I love Back to School. Teachers are excited to meet their new students (maybe a little nervous if you know you have that “one” student on your class roll.) Students are excited to meet you and see what friends they’ll have in their class. Usually, the students are fairly mellow the first few weeks of school because they are still nervous and getting used to their classroom. However, we all know that this doesn’t last. Eventually the magic of back to school stops, and many of you find that some of your students are not as calm and willing to please as they were when school first started. For me, this seemed to happen around the beginning of October. I think it was a combination of the kids getting comfortable in class and Halloween approaching. Why they get excited for Halloween a month before, I don’t know. So, what are you supposed to do when you notice your kids start to not comply with the rules?
1. Have High Expectations
I was strict at the beginning of the school year. I did this so that I could loosen up a little later but still have a well-managed class. So, once your kids meet your expectations, it is okay to loosen up a little bit. But, the moment you notice that your students are getting a little too comfortable in your class and are starting to test you, buckle down. Remind your students of the high expectations. If that means taking time out of a lesson to practice procedures again, do it. Don't accept anything less than what you want when it comes to managing your class.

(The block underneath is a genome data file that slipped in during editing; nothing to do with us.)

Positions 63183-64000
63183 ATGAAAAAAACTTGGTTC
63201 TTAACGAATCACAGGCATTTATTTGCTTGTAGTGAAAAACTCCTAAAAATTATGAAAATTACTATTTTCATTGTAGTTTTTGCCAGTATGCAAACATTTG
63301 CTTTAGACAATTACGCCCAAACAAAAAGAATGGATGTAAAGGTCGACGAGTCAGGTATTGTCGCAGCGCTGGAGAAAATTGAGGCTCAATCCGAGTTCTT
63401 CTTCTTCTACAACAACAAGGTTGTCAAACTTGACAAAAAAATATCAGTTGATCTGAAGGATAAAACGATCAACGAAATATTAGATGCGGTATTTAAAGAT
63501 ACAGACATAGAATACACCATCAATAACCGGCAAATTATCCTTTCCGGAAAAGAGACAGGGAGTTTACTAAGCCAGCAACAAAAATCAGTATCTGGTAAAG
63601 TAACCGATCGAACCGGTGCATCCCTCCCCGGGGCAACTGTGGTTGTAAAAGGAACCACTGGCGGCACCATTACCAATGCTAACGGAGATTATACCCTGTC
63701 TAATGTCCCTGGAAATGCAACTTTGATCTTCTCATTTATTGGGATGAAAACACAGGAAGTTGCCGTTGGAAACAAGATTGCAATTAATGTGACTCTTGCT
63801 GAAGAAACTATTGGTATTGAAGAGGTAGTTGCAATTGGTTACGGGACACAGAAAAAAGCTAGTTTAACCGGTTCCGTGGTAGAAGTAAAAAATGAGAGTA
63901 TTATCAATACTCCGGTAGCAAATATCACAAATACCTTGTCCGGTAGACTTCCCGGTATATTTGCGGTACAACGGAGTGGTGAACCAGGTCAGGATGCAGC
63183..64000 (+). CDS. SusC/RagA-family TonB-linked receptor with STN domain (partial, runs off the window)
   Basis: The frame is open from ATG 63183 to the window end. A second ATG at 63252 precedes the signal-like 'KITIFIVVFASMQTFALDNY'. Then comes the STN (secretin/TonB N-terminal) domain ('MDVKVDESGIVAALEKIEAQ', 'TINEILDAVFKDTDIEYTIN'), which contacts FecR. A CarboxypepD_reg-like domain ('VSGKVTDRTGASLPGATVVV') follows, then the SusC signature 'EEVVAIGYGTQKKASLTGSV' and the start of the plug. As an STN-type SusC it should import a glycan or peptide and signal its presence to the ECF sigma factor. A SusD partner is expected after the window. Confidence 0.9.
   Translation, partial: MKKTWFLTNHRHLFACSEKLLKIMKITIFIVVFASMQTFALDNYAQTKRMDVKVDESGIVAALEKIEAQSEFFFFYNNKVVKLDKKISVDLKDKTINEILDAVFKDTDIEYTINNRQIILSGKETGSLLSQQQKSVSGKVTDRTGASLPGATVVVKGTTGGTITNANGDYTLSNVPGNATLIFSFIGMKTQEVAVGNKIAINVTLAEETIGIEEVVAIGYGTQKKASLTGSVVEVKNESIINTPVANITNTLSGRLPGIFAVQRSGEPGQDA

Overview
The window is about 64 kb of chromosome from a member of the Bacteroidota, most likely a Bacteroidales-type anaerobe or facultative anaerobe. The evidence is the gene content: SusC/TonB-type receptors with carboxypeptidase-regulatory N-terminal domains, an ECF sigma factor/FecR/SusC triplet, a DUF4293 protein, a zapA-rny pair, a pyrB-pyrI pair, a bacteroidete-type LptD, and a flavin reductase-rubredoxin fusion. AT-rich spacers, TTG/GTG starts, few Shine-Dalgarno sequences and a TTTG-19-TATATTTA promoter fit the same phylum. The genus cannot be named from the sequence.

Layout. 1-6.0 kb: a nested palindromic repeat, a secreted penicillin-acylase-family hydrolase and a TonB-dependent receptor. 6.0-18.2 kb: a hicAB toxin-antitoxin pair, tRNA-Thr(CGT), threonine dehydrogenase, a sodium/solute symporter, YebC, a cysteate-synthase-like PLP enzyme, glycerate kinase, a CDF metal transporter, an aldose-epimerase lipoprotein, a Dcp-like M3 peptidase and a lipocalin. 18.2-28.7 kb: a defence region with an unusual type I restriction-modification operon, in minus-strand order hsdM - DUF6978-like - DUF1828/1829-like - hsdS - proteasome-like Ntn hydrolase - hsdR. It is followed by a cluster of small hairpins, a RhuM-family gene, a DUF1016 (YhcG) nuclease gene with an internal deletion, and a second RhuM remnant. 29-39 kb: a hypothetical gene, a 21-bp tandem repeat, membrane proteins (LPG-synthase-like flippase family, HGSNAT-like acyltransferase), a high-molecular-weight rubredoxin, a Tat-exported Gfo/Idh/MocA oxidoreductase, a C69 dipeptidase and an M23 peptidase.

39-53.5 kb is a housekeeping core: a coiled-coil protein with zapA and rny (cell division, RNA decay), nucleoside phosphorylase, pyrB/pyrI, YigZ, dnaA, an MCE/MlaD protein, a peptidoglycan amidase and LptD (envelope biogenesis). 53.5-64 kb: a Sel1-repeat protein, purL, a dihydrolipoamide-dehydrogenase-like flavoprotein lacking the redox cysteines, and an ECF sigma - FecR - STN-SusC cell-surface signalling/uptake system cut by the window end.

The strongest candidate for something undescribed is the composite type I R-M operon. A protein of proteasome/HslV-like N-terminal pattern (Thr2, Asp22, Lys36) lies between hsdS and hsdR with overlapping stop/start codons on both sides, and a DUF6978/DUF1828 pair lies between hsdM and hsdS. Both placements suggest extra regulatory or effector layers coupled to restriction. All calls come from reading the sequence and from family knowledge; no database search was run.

2. Be Consistent
This is the time of year where some of your students are getting comfortable in class and will start to test the waters. Don’t let your students get away with not following procedures or breaking one of the rules. The moment your students see you ignore misbehavior, you are allowing them to walk all over you. If you are not consistent with your management, your class will become impossible to manage. Don't let things slide. So if you feel really strongly about having something done a certain way in your class, make sure the students do it correctly every single time.
3. Reward Them
Most of you probably have reward systems in your class. I had a whole class, group, and individual reward system in my class. After introducing each reward system, I tried to give my students a reward quickly so that they saw they would actually get rewarded for good behavior. This increased their motivation a lot.
So, if you haven’t had a class party, or given your students whatever reward they might be working towards yet, try to do so quickly. If it takes them forever to earn, the students will eventually stop trying, especially in the younger grades. Find every opportunity you can to give them that point, sticker, clip up, or whatever they need to earn that reward. Once you give them a reward once, then you can slow down on how often you give them those points. But give your students some encouragement, by rewarding them quickly at first.
4. Change Things Up